Cuvier Lipscomb got his early medical training the hard way, providing surgical assistance for wounded Civil War soldiers. The sandy, red-haired veteran became one of Denton’s most respected early physicians.
When Civil War turned Middletown, Mississippi, into a ghost town, 21-year-old Cuvier helped his parents, Dr. Dabney and Millicent Lipscomb, move to Tarrant County. He enlisted in the Confederate 7th Texas Infantry in Marshall under the command of his cousin, Maj. Khleber Van Zandt. Cuvier battled at Shiloh, Tennessee, witnessed the first gunboat siege in Vicksburg, Mississippi, and fought in the hotbed of the Civil War, in Chickamauga, Chattanooga, Jonesboro and Atlanta.
After each battle, Pvt. Lipscomb gained practical medical training assisting surgeons. Two years later, acting surgeon J.R. Crain recommended Cuvier’s promotion to hospital steward, the Civil War equivalent of a nursing supervisor. Cuvier completed military service in Howard’s Grove Hospital in Richmond, Virginia. While performing steward duties, Cuvier lectured for $28 per month and graduated from the Medical College of Virginia with the class of 1865.
Cuvier opened a medical practice in Birdville, Texas. In 1866, the 26-year-old married 20-year-old Mary Ann Walden from Arkansas.
The Lipscombs moved to Denton in 1870, and his practice became a household name. Cuvier maintained memberships in the Christian Church, Masons, the International Order of Odd Fellows and served as the surgeon for the Missouri, Kansas and Texas Railway.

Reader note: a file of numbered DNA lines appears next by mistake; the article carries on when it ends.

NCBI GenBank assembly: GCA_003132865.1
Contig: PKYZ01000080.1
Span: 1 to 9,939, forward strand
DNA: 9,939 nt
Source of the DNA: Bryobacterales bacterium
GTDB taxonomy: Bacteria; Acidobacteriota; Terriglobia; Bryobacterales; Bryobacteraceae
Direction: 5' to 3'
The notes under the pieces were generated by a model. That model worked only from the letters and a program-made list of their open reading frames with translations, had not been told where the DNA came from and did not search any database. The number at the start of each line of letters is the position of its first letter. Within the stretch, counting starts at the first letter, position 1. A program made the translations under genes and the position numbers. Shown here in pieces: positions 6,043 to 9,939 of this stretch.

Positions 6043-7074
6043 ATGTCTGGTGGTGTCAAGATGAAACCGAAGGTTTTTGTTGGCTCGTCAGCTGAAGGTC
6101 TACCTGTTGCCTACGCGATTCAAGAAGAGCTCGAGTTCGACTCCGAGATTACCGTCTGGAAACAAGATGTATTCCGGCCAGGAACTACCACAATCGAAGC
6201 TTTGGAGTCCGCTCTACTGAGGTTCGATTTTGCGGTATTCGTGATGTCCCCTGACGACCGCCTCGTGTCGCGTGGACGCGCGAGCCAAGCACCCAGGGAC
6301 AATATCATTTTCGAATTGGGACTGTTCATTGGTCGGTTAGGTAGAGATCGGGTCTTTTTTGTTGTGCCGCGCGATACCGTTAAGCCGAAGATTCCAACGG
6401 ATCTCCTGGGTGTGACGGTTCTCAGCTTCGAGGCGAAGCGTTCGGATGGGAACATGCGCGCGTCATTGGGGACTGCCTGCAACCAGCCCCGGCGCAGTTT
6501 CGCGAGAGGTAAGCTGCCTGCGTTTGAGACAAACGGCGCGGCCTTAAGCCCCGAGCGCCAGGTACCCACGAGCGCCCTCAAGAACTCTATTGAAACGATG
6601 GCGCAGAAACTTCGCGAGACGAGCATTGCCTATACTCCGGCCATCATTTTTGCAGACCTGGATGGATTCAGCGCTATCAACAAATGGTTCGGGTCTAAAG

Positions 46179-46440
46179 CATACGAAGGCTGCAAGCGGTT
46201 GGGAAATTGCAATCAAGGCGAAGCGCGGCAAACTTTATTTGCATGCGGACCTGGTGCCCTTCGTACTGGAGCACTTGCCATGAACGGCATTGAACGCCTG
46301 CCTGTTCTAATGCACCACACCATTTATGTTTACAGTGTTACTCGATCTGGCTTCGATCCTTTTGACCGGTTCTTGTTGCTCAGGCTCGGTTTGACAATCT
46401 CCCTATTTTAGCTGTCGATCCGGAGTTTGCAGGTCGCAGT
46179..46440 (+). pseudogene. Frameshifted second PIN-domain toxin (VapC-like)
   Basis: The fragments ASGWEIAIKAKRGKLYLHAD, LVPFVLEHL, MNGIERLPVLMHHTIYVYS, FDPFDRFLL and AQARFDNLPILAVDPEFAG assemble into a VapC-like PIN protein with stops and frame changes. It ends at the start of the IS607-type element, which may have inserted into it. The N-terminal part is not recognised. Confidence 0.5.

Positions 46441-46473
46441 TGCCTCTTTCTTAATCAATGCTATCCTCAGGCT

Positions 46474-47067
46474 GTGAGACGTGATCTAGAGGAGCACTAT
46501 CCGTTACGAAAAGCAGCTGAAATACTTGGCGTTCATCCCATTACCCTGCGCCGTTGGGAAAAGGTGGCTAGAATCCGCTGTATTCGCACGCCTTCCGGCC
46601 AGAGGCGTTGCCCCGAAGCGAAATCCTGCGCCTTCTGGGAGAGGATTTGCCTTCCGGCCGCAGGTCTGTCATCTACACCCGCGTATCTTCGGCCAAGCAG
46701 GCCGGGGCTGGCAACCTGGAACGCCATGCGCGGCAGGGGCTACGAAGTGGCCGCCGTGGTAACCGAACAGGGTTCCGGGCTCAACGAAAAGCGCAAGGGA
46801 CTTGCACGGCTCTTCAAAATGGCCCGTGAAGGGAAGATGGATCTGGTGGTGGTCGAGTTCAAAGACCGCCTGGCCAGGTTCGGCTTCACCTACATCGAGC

Cuvier practiced medicine in a drug store at present-day 121 N. Locust St., near the northeast corner of the Square. He partnered with J.R. Burton in an enterprise eventually managed by son Legrand, who became a druggist.
Mary Ann Lipscomb presented Cuvier with 12 sons. Her unexpected death at age 43 left him to care for eight sons between the ages of 1 and 16. Cuvier’s closest friend, William Bowen Gregg, died a few months later, leaving him as guardian for three children between the ages of 1 and 5. The Mounts and Greggs, two of Denton’s prominent early families, united in grief and a romance developed between widower and widow. James Martin officiated what must have been a joyous 1890 wedding between 50-year-old Cuvier and 24-year-old Emily Belle Mounts.
While tending Denton’s sick and dying, Cuvier faced his own losses. Only six of 12 sons from his marriage to Mary Ann survived childhood. Thomas died just before his second birthday in 1870. Four months later, twin boys died at birth. Two-year-old Burton died in 1880. His wife’s death was followed by William, age 19, and LB, age 13, in 1890.
Emily Belle and Cuvier’s 25-year marriage produced two more children, Cuvier Jr. and Emma Belle. Emily Belle was president of the Ariel Club and the Denton Women’s Federation.
Joseph Priestley Lipscomb, one of Cuvier’s 17 children, became a respected ear, nose and throat specialist practicing on the south side of the Square. The house at 918 W. Oak St. was his wife’s wedding present.
Cuvier Lipscomb died in Denton in 1915 at age 73. Emily Belle Mounts Lipscomb died in Dallas in 1957 at age 91. They’re both buried at Denton’s I.O.O.F. Cemetery.
Their house, built in 1885 at 802 W. Oak St., served the family until 1970, when the city quietly rezoned Oak Street. Controversy erupted with its demolition and replacement by apartments that didn’t fit the historic neighborhood, the event that led to Denton’s Oak-Hickory Historic District. Fortunately, other Lipscomb family homes survive and will qualify for Denton’s proposed National Register District.